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Representing frequency of n Hz needs sampling rate >2n Hz, not =2n, From: Badly drawn waveforms vs. the audio that’s actually output/93496
DonP
post Feb 16 2012, 17:13
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QUOTE (icstm @ Feb 16 2012, 06:56) *
Each of the additional waves only needs a couple of points to represent their frequency. As per usual it appears that CA article really doesn’t get what the Nyquist theorem is saying…
....
The whole point is that a perfect DAC will produce a perfect 8kHz signal when sampled at 16kHz.


This key mistake in citing the Nyquist theorem leads to no end of potential trouble. The sampling frequency has to be greater than 2x the maximum signal frequency you want to reproduce.
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icstm
post Feb 17 2012, 11:35
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QUOTE (DonP @ Feb 16 2012, 16:13) *
QUOTE (icstm @ Feb 16 2012, 06:56) *
Each of the additional waves only needs a couple of points to represent their frequency. As per usual it appears that CA article really doesn’t get what the Nyquist theorem is saying…
....
The whole point is that a perfect DAC will produce a perfect 8kHz signal when sampled at 16kHz.


This key mistake in citing the Nyquist theorem leads to no end of potential trouble. The sampling frequency has to be greater than 2x the maximum signal frequency you want to reproduce.
agreed, but what people do not understand is that this leads to a perfect storage of the signal (within the quantum of the bits storing the amplitude. It is not an approximation that improves with higher sampling.

This post has been edited by icstm: Feb 17 2012, 11:35
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db1989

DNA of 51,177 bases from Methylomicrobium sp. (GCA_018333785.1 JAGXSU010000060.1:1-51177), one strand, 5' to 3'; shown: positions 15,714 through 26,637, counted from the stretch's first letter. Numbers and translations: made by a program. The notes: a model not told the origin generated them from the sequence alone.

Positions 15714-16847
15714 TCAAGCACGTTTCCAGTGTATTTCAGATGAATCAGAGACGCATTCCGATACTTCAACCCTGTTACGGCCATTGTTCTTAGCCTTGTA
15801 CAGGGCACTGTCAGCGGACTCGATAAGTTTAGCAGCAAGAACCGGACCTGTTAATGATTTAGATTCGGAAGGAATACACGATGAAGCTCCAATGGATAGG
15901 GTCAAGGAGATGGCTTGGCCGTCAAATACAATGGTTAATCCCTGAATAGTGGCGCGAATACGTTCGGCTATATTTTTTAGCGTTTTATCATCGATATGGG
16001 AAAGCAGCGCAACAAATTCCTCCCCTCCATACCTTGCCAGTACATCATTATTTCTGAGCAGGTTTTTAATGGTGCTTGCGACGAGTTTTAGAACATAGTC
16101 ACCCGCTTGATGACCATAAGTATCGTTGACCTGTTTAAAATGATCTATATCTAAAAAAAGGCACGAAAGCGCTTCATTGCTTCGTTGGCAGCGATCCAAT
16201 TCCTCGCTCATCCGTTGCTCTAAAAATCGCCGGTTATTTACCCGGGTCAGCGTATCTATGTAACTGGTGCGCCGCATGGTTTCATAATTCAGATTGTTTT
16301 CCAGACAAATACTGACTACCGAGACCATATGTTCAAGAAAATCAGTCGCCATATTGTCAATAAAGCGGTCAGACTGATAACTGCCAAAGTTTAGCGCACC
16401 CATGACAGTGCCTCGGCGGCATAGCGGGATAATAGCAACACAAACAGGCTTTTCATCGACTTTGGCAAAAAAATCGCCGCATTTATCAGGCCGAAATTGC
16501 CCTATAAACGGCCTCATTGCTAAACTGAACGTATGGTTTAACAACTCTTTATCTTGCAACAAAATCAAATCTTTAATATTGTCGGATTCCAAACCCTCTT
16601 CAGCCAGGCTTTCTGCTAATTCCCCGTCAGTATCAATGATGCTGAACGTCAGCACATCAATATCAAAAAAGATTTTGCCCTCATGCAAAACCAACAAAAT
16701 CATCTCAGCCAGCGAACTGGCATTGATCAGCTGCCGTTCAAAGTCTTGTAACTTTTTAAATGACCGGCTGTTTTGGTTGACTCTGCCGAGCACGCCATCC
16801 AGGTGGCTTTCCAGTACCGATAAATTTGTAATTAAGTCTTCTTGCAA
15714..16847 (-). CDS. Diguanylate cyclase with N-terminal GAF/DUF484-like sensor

post Feb 17 2012, 20:47
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The point was that you stated that a signal of n Hz can be perfectly represented by a sampling rate of 2n Hz, but that in fact this requires >2n Hz.
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pdq
post Feb 17 2012, 21:08
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As a further qualification, how close you can come to 2n Hz is a function of the period over which you observe the waveform. As you approach 2n Hz, the required time approaches infinity.
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greynol
post Feb 17 2012, 21:09
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Put another way it is impossible to know with any certainty the amplitude of a pure tone with only two regularly spaced points per cycle.


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[JAZ]
post Feb 18 2012, 10:12
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While I agree that this is a scientific-based forum and that it is adequate to correct this small imprecision that we're used to say (as in saying only 2x instead of >2x)....

... can we stop arguing about it at last? There's been what, already 5 posts about it?

Back on topic, the number was mentioned in relation to the fact that the frequency can be properly reconstructed from the sampled one, which is something that we all agree on. For this, the images posted by xnor are quite representable of that fact.

We can talk about the needed time in case of frequencies nearing half the sampling rate, like pdq's last post, but let's stop talking about ">" versus ">=".
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Woodinville
post Feb 18 2012, 12:11
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Time for the graph at http://i238.photobucket.com/albums/ff228/j...ots/imaging.jpg

This shows in the first plot a sine wave a bit below fs/2.

As you go down, the red is the sum of the first 2, next 2, next 2 and next ?100? I think (the plot was made with a different script may years ago) images, and the resulting waveform with the images, all of them over fs/2, is shown behind the red waveform.

Notice how only images cause it to square off.

I'm not going to figure out the amplitudes for a triangle right here and now today (it should be easy, of course) but you're welcome to take script below, which is an enhanced version of the one that made the plot above, fix it, and pot that here. smile.gif